Over on The Cockeyed Caravan, Matt Bird had an excellent series (which I hope he continues) called What Should’ve Won That Could’ve Won, in which he went through the winners of the first several Academy Award for Best Picture and discussed the movies that had a chance and decided what really should have won. I like this idea so much that I’m going to
steal borrow it for this website, except looking, of course, at YA books.
So for my inaugural piece, I’ll look at the very first Printz award in 2000:
The Winner: Monster by Walter Dean Myers
The Honor Books: Skellig by David Almond; Speak by Laurie Halse Anderson; and Hard Love by Ellen Wittlinger
Other Books to Consider: The Perks of Being a Wallflower by Stephen Chbosky; Bud, Not Buddy by Christopher Paul Curtis; When Zachary Beaver Came to Town by Kimberly Willis Holt; Harry Potter and the Prisoner of Azkaban by JK Rowling
What Should Have Won: Speak
I admit that I haven’t read Hard Love or Zachary Beaver (the winner of that year’s National Book Award for Young People’s Literature), but this is really just a two way race between Speak and Monster. Both books were on the Printz list and the NBA list. Twelve years later, they were in the finals against each other at the 2012 ALA Pre-Conference discussion, which I discussed here. It is incredible that they both came out in that first year of the Printz, as they managed to set a pretty impossible gold standard for YA Literature right out of the gate.
And Monster is, obviously, a tremendous book and a worthy Printz winner. In fact, I might be willing to argue that it is the best book to have won the Printz Award. Myers’s trenchant examination of American legal system, especially as it functions with respect to poor, young, black, men is (unfortunately) seemingly timeless. And the way that he intersects the intricacies of legal guilt with the vagaries of moral guilt (while cleverly concealing from the reader key information about Steve’s actions) is nothing short of amazing. Add to that his formal innovation of having the text consist almost entirely of Steve’s screenplay of his life–a trick which offers an entirely new and interesting take on the unreliable narrator–and you have a really stunning book.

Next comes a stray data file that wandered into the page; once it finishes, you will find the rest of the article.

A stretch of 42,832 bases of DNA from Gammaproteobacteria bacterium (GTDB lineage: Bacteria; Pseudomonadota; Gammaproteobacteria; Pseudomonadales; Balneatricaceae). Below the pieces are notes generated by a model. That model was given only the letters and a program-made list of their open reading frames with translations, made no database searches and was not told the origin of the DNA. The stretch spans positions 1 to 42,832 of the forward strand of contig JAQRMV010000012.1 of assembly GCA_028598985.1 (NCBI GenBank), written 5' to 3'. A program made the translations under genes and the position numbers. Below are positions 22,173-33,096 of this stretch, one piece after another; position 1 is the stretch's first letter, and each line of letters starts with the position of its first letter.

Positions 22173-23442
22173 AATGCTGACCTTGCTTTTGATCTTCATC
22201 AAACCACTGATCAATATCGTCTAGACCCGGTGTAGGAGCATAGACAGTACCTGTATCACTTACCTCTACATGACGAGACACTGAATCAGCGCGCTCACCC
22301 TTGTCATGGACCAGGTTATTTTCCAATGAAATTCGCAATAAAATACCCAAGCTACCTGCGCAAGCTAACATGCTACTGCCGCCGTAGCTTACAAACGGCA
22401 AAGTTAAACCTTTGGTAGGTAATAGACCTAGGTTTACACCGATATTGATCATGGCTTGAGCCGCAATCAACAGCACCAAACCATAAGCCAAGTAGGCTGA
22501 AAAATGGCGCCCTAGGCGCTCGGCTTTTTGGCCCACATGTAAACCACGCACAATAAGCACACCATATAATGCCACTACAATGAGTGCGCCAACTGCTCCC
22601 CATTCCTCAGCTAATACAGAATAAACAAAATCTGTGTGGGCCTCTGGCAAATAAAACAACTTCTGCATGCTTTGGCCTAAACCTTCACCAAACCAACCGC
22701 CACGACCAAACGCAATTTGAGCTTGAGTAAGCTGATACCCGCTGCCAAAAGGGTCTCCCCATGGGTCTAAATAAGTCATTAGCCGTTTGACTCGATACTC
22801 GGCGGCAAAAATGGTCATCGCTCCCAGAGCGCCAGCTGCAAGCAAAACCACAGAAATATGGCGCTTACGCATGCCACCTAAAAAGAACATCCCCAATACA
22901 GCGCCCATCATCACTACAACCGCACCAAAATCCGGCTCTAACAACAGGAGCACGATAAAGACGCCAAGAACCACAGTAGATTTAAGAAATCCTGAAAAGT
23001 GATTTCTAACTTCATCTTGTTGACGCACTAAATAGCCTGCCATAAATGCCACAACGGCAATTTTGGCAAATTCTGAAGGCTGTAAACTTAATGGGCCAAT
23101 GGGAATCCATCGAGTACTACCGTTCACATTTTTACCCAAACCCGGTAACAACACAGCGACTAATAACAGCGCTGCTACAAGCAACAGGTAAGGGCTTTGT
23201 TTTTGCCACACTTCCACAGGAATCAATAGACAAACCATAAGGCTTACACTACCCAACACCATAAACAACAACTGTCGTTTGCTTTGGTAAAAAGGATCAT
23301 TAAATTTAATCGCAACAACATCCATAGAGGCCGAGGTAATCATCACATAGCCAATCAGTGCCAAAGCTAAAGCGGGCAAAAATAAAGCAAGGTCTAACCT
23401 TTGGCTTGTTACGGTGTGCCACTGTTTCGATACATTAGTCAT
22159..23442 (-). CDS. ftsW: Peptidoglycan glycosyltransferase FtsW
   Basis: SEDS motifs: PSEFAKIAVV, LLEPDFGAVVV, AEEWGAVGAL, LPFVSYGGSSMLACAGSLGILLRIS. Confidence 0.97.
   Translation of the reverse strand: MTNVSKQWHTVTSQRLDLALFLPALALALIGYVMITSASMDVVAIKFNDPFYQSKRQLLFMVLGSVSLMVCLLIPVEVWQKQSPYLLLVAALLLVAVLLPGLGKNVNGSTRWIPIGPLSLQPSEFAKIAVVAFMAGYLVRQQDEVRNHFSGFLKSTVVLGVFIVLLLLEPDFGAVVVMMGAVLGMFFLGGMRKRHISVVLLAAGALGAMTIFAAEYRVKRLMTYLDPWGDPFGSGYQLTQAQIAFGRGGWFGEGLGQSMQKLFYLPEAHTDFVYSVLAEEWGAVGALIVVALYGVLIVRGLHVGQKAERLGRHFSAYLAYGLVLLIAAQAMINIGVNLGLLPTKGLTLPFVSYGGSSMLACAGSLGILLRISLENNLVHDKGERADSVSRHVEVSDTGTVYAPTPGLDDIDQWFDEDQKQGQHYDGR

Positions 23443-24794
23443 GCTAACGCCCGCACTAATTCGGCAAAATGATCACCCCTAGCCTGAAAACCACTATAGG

So why shouldn’t Monster have won? Well, mostly just because it happened to be released in the same year as probably the best YA book of all time. But I do have some slight criticisms of the novel as well. The screenplay style, which is so effective most of the time, does lead to a few pitfalls. There are two brief flashbacks to Steve’s film class which complement the action in the courtroom–these scenes work perfectly when considered as Myers’s comments on the drama, but when you take them (as the reader is supposed to) as being introduced by Steve himself, they become too cute by half. The screenplay technique also gives Myers just a little too much of an excuse to load the beginning of the novel with exposition. Still, these are very minor concerns, and there are very few YA books out there that are better than Monster.
But one of those is Speak. Speak actually shares many of Monster‘s strengths–a subtle look at a difficult social topic (in this case rape), an engaging but somewhat unreliable narrator, the decision to withhold crucial facts from the reader for a time, the contrast between the public and private selves of the protagonist, the theme of art as redemption, and probably more that I’ve missed. But in my view, Anderson handles these strengths even better than Myers, and adds a few.
I’ve said many times, that I think the novel’s greatest strength is Melinda’s voice, and I think it is much stronger than Steve’s–most importantly because of her biting humor, which helps to obscure how many pain she is in. In terms of the “art as redemption” theme, though Myers is more committed to his theme, by allowing Steve’s art to take center stage, I find Anderson’s use of the theme more convincing, for several reasons: 1) because of the flaws in the screenplay technique, described above, 2) because we are able to see Melinda’s growth as an artist and gradual commitment to it, as opposed to Steve’s seemingly already fully formed artistic ambitions, 3) for the much more fully explored relationship between Melinda and her art teacher–as opposed to the underdeveloped character of Steve’s film teacher.
And of course there is Anderson’s prose. Not to take anything away from Myers, but Anderson is the better stylist. From the well-known first paragraph (“It is my first morning of high school. I have seven new notebooks, a skirt I hate, and a stomachache”) on, Anderson loads her text with sentences that are at once witty, well-formed, and freighted with meaning.
There is much more to be said about both of these novels, but I’ll leave it there for now. There are many many devoted fans of The Perks of Being a Wallflower–I wonder if anyone wants to make a case for it over Monster and Speak? Or should I have taken another look at the best book in the Hary Potter series? Or either of the highly touted books from that year that I’ve never read?